Donnybrook Exclusive: Greg Behrendt
He’s No Longer Just “That Guy” From “That Thing”
Greg Behrendt is reborn. Gone are the saccharine days of relationship advice, sit downs with Oprah, consulting on Sex & The City and day time talk shows. In their place is a man just hitting his stride.
Even with a resume that would make most comedians – or authors, for that matter – cringe with envy, Behrendt has found a new voice in podcasting. Together with his long-time comedy partner Dave Anthony, he hosts the brilliantly cathartic “podcuddle” Walking The Room. Recorded weekly inside Behrendt’s closet (literally), there are rarely guests, just two friends talking about life with filthy, unfiltered honesty. With Walking The Room, Behrendt has solidified an entirely new, wildly devoted fan base, or “cuddlahs” as they’re known, who acknowledge each other with a simple nod, wink and a “How ‘bout that, bro?”
Just after last month’s First Annual Los Angeles Podcast Festival organized by Anthony, I sat down with Behrendt to talk about his life, his career, almost quitting stand-up and the tension between him and Adam Carolla.
MAS: First off, congratulations on The L.A. Podcast Festival! I know both of you worked hard putting that thing on. Were you happy with the final result and can we look forward to another one next year?
GB: I actually didn’t have anything to do with it. It was all Dave and Graham Elwood, Chris Mancini and Andy Wood. I just stood in the wings and cheered.
Not long ago you made the pronouncement that you were done performing stand-up because of a series of bad experiences on the road. What brought about the change of heart to keep performing?
A therapist. I got to a point where I had no perspective about myself, my career and careers in show business in general. I realized I have it better than most people will ever have it and to throw it all away would just be stupid. So I’m not as popular as I once was. Doesn’t mean I don’t have more to say. And who knows maybe there’s a part two.
Have you seen a demographic shift in your audience since you started the podcast compared to the slightly more female-centric “Greg Behrendt is Uncool” days?
Yes there are definitely more sad dudes in the crowd. If there are three or four Walking The Room fans in the crowd it will change the whole room for the better. Their enthusiasm makes a ton of difference. They are also why I won’t give it up.
I was so stoked to learn that Mighty and True are in fact the names of your daughters and not nicknames. Those are pretty badass and empowering names for young girls. What was the inspiration behind them?
Amiira, my wife, felt their names should be unique and empowering. I felt that they should feel like characters from a great novel. They are such actual embodiments of their names it’s unnerving. They are the best two humans I could have ever asked for and I am a really lucky guy.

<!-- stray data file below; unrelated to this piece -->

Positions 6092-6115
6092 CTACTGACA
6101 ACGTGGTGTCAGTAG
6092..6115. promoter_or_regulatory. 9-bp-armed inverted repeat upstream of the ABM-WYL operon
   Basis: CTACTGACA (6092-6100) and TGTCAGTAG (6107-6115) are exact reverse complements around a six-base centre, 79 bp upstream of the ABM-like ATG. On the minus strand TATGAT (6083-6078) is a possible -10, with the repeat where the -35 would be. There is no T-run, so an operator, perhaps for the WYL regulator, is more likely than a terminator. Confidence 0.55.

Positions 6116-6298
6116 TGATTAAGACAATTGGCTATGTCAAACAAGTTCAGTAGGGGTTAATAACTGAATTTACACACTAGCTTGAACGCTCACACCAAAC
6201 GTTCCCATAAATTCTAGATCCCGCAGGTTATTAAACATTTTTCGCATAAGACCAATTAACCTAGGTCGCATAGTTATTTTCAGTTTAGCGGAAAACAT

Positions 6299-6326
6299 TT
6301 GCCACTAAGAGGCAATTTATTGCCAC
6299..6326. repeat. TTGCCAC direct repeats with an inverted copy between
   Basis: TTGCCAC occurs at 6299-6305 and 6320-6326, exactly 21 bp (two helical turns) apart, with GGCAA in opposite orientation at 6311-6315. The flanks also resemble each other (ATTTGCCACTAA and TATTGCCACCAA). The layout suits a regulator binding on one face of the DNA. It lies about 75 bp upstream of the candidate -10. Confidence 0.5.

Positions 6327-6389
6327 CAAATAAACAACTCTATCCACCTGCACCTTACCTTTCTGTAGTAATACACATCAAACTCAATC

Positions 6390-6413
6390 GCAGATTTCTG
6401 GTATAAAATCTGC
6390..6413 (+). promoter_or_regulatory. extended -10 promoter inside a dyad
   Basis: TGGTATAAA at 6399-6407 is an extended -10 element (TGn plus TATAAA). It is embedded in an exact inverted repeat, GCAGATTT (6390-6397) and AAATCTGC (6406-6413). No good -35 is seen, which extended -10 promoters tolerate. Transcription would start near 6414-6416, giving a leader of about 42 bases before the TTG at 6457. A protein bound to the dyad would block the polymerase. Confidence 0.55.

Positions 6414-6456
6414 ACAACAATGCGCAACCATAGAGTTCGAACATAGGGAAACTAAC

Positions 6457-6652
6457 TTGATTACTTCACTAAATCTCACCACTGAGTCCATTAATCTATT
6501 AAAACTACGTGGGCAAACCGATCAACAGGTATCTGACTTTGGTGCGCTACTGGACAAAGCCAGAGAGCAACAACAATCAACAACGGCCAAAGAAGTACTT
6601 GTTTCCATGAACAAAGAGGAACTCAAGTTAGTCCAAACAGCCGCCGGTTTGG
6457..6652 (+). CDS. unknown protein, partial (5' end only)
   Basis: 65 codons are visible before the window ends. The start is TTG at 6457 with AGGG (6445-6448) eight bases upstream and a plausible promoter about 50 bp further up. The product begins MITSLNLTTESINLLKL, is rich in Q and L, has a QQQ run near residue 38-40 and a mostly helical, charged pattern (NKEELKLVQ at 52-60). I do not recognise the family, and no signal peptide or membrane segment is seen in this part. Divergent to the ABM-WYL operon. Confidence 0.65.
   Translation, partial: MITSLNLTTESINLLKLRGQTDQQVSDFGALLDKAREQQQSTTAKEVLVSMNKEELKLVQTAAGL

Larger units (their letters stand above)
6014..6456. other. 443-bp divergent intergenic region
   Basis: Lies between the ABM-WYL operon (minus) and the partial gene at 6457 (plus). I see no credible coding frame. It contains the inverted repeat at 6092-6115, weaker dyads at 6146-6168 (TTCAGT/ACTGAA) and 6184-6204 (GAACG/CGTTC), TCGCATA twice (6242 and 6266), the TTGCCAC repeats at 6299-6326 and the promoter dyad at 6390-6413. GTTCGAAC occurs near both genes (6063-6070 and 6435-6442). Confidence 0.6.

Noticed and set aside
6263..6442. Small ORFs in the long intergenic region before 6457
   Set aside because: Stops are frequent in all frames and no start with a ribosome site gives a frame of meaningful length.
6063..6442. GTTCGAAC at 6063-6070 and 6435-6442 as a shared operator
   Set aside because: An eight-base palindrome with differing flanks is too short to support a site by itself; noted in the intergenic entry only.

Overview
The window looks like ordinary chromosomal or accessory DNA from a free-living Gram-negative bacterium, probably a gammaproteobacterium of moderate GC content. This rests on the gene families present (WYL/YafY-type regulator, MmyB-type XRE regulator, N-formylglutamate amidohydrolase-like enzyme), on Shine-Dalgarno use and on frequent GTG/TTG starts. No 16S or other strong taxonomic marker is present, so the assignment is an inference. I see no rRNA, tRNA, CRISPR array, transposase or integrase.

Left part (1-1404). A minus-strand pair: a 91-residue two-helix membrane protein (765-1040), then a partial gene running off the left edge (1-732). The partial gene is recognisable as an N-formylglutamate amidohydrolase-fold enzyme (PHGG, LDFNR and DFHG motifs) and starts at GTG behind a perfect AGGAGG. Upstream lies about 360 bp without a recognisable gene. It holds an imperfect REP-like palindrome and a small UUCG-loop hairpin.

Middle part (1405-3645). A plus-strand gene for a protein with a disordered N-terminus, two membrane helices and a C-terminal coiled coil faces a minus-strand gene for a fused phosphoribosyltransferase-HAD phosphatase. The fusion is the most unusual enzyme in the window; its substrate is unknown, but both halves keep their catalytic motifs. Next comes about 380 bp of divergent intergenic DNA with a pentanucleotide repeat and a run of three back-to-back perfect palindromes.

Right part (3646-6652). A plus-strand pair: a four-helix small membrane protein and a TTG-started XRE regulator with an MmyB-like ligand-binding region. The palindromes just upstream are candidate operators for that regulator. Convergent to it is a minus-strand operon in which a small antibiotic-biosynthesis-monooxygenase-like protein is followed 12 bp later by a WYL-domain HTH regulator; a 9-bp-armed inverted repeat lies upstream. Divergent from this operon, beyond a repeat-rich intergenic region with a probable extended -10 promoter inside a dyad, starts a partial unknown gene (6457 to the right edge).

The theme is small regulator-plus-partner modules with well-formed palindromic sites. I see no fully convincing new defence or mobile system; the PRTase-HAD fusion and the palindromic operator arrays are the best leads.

So I would be remiss if I didn’t ask what the real history of the beef with Adam Carolla was. It seemed to me that it ran a little deeper than his moronic statement about women comics and the ensuing defense of said statement.
You know, I don’t really know. I used to like the guy back in the day cause despite our philosophical differences he seemed genuine and that’s more than you get from most people. I went on Loveline and I didn’t really connect with him comedically and as a result I wasn’t very funny but he was super cool to me. I guess he just decided he didn’t like me. How I keep coming up for him I don’t know. The book is eight years old, I haven’t been on TV since 2006, I don’t know what his beef is. It really doesn’t matter though. I’m a different type of guy and the type of guy Adam is or seems to represent kind of bores me.
Recently you said in an interview that you put the kibosh on the whole advice game because people by nature only want to hear what they want to hear. As a guy who gained a fair amount of popularity giving people advice, how quickly did you learn that was the case?
Almost immediately. The popularity of the book was unexpected as was the expectation that I’d then give advice to actual people. Most authors writing books like He’s Just Not That Into You dream of doing what I was being asked to do. I didn’t like it. I’m good at giving advice but doing it on TV and Radio felt wrong and when people resisted my point of view I was like, “Why am I doing this? This was not the plan.” So I stopped. It didn’t make me feel good.
Marc Maron is on the record as describing Walking The Room as a “celebration of sadness.” Given that it’s really unlike anything out there, how would Greg Behrendt describe the show to the uninitiated?
I don’t even try. It’s like trying to explain who I am. Walking The Room is the purest thing I’ve ever been involved in. We don’t have to work at it because it’s a living breathing real friendship and our listeners get it. The best compliment I ever read about WTR was “The live one with Patton is the funniest one but it’s not my favorite.” Meaning that people don’t just come to us for a laugh and that’s what I’ve been trying to do my whole career.
So can we look forward to a Podcuddle at Burning Man next year?
God I hope so. I think it would crush!
Last question… How ‘bout that, bro?